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Mary Anning was one of the best known scientific minds of the 19th Century, but her work, which inspired Charles Darwin and a host of his colleagues, went largely unrecognised during her own lifetime. Anning's discoveries fundamentally changed scientific thinking and the Royal Society described her achievements as "paving the way for Charles Darwin's theory of evolution". Her work was respected by some of the finest scientific minds and Charles Dickens wrote of her "deserved reputation". But it was not until 2009 that they Royal Society named her as one of the ten most influential women in the history of science.
On the anniversary of Mary Anning's birth on 21st May 1799, articles from our newspaper collection, reveal her fascinating past, her contributions to science and the links to the famous tongue twister.
Her obituary recalls one of her most exciting discoveries - the ichthyosaurus, a dolphin like reptile, which remains on show at the British Museum. The specimens Anning collected are some of her greatest legacies and countless examples can be found in museums throughout Britain today.
Having spent her life scouring the Jurassic marine fossil beds, Mary opened a shop selling seashells on the coast in Lyme Regis and it's believed she was the inspiration for the well-known tongue-twister "She sells seashells on the seashore", written by Terry Sullivan in 1908.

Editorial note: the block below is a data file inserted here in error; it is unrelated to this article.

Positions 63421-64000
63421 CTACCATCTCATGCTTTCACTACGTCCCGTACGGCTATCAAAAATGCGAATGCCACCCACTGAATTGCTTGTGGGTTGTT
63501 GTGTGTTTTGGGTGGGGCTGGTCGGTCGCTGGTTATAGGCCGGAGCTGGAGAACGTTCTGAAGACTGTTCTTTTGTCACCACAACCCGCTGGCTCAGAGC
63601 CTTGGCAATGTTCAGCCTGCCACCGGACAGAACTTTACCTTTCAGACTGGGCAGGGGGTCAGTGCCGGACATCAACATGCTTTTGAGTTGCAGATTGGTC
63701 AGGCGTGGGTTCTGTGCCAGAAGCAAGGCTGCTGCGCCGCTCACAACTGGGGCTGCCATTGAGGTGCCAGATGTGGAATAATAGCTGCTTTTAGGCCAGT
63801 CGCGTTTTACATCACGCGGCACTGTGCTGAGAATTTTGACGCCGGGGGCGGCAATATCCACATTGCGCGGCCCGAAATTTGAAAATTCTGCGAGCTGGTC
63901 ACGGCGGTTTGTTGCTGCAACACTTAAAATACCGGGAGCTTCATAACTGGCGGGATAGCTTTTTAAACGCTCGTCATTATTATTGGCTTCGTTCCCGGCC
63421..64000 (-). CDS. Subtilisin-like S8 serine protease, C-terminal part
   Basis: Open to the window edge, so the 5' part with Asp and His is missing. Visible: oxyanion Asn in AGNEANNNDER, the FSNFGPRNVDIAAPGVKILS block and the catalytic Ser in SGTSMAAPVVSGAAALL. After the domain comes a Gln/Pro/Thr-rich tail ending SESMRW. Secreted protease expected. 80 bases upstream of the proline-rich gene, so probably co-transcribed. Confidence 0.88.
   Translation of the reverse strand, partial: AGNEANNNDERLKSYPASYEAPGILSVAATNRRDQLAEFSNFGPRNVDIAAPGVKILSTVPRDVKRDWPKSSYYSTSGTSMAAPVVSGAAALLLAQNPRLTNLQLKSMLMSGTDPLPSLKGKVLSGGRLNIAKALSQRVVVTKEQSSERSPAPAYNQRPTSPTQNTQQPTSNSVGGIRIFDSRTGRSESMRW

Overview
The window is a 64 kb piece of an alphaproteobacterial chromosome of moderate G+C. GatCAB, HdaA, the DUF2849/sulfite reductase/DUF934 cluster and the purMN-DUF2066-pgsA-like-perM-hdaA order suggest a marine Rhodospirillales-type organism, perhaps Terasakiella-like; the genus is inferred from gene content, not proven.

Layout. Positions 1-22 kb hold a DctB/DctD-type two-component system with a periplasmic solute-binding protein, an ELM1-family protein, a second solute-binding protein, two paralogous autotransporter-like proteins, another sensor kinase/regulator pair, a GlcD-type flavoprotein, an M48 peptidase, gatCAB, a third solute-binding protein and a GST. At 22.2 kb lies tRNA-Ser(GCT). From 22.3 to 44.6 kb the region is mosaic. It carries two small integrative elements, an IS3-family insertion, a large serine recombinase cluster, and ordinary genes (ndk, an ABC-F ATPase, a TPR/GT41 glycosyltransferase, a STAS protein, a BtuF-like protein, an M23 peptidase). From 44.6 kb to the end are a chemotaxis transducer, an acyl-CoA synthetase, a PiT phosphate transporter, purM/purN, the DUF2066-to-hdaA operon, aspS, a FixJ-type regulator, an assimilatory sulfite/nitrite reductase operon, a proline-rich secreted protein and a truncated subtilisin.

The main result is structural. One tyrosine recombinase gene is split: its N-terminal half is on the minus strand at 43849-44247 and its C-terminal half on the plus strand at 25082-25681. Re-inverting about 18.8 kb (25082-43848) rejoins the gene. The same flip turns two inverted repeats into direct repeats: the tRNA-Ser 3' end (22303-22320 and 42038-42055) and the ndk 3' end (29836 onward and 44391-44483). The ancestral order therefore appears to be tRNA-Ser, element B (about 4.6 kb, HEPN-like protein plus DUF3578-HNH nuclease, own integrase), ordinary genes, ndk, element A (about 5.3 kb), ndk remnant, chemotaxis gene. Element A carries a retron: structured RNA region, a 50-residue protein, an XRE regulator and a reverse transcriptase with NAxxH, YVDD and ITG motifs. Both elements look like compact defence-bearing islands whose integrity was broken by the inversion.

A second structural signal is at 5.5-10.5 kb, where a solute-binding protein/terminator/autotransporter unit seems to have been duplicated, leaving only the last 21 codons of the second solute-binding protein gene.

Head of Genes Reunited, Rhoda Breakell, said: "Mary's achievement during a time when many women were illiterate, is amazing. Her knowledge and expertise was the result of years of hard work and experience. Searching the old newspapers online is a quick and easy way to discover the amazing stories of fascinating women like Mary who have done incredible things and yet are often completely unknown for their ground-breaking work."
Due to gender discrimination, Mary failed to get the official appreciation she deserved. She was never allowed to join the Geological Society of London and rarely received full credit for the host of important discoveries she made, which included the discovery of the gigantic lizard-like fossil plesiosaurus.
Following her father's death in 1810, records of which can be found on Genes Reunited, she spent the rest of her life dedicated to searching for fossils around Dorset's Blue Lias cliffs.
Mary influenced many great scientific minds, including Richard Owen who coined the term ‘dinosaur', and Louis Agassiz who discovered the ice age. Despite being described by the Hull Daily Mail in 1891 as being "humble in life" some of the top academics in the country, including Adam Sedwick, Charles Darwin's teacher, would turn to Mary for advice.